Like a walk through the country side living on a small farm is full of daily surprises, sometimes wonderful and amazing, and other times puzzling and sad. I hope you will walk with me as I live out my dream of living on this tiny farm. You will come to know the dogs, cats, Shetland sheep and chickens that make up this farm and what goes into keeping them happy and healthy. Come and join the journey with me.

Friday, October 02, 2009

Randomness

Sage is Sick. Yes, with a capitol "S". I'm hoping he is improving, but if not we are headed to the vet this afternoon. He had a little diarrhea last Wednesday on the day of the Big Cat Sick (wherein I had to take three to the vet, Sage, not included). However he improved and was fine. Or so I thought. He had a huge meltdown on Saturday--involving a line dried sheet, myself and Butterfly peering in the doorway. Suffice it to say it was ugly and should have been a big fat clue that he wasn't himself. While not the happiest cat in the world, nor the most stable, he is pretty predictable. Only when he is feeling 'under the weather' does he go truly spastic. Monday he was sick... diarrhea to the max. When I tried to be helpful and give him kaopectate, he puked. Then I gave him anti puking stuff from the vet, and he puked again. So it went. Tuesday he was still pretty sickly. Wednesday, he improved... at least the diarrhea pretty much quit. But the puking went on. Not constant or painful, but every time he'd eat, then a 1/2 hour or so later, up it would come. Yesterday I thought he was mended, but then found where he had done the whole eat-puke cycle again. He acts so much better today, and ate again....but I don't know if he kept it down. I'm going to feed and observe him when I get home this afternoon and will go from there. Good grief. He sure has been a miserable little bugger.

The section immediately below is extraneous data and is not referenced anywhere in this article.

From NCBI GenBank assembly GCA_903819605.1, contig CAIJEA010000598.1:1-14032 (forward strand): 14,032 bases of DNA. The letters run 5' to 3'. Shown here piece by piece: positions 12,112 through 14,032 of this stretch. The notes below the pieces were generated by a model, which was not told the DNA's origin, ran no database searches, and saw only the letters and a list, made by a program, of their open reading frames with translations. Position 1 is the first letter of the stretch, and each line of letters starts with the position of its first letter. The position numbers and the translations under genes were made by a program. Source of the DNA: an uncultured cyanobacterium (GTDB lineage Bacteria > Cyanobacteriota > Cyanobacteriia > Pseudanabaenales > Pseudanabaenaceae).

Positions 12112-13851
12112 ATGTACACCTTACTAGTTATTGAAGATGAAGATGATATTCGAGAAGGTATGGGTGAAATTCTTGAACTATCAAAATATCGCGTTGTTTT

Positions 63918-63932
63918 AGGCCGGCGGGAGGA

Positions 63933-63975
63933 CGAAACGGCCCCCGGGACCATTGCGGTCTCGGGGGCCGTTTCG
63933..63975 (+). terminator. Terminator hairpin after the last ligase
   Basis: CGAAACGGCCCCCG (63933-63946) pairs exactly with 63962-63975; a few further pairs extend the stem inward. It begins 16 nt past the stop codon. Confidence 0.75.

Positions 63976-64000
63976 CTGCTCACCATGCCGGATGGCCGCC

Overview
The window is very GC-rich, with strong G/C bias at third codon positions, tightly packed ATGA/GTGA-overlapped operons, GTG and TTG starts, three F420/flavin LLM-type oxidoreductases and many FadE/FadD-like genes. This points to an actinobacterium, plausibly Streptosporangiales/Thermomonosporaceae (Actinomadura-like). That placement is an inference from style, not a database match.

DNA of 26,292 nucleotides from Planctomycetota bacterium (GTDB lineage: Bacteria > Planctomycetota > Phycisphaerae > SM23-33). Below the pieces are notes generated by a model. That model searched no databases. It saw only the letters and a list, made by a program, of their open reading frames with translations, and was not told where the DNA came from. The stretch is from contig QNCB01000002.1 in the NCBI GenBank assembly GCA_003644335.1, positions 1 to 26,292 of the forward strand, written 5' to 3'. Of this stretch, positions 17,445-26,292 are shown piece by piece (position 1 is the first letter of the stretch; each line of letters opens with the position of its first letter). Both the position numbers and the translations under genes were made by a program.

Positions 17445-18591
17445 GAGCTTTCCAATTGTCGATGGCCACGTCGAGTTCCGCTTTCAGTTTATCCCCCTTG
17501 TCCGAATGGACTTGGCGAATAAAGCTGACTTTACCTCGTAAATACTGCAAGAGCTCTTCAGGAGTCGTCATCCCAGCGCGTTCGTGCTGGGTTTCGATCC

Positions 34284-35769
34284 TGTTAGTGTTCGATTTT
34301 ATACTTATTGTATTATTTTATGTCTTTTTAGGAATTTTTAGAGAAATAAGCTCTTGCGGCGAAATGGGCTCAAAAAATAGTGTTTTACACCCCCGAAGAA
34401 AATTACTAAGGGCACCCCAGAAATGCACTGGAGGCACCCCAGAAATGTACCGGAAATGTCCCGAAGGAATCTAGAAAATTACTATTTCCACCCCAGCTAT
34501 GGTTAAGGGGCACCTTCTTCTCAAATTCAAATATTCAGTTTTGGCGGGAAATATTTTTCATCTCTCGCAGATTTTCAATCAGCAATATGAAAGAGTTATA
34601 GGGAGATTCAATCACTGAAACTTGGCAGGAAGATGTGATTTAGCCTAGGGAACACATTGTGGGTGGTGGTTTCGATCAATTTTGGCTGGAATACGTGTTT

(Update--he 'most likely' has bacterial colitis, and is on antibiotics...He seems better today.)

The 'easy' project from H-E-double hockey sticks....

I'm still trying to get the kitty romper pen built. It hasn't been easy, and time is limited. Butterfly will be going to Mom's tomorrow for her two weeks of isolation. The kittens will be weaners. I don't think it will be that hard on them. Their momma hasn't had much to do with them for awhile and only lets them nurse at night. Butterfly is actually going to be 'drying off' so she will be in good shape for her spaying. (Update--Butterfly is pretty uncomfortable but the kittens, while a little subdued seem to be taking weaning fine)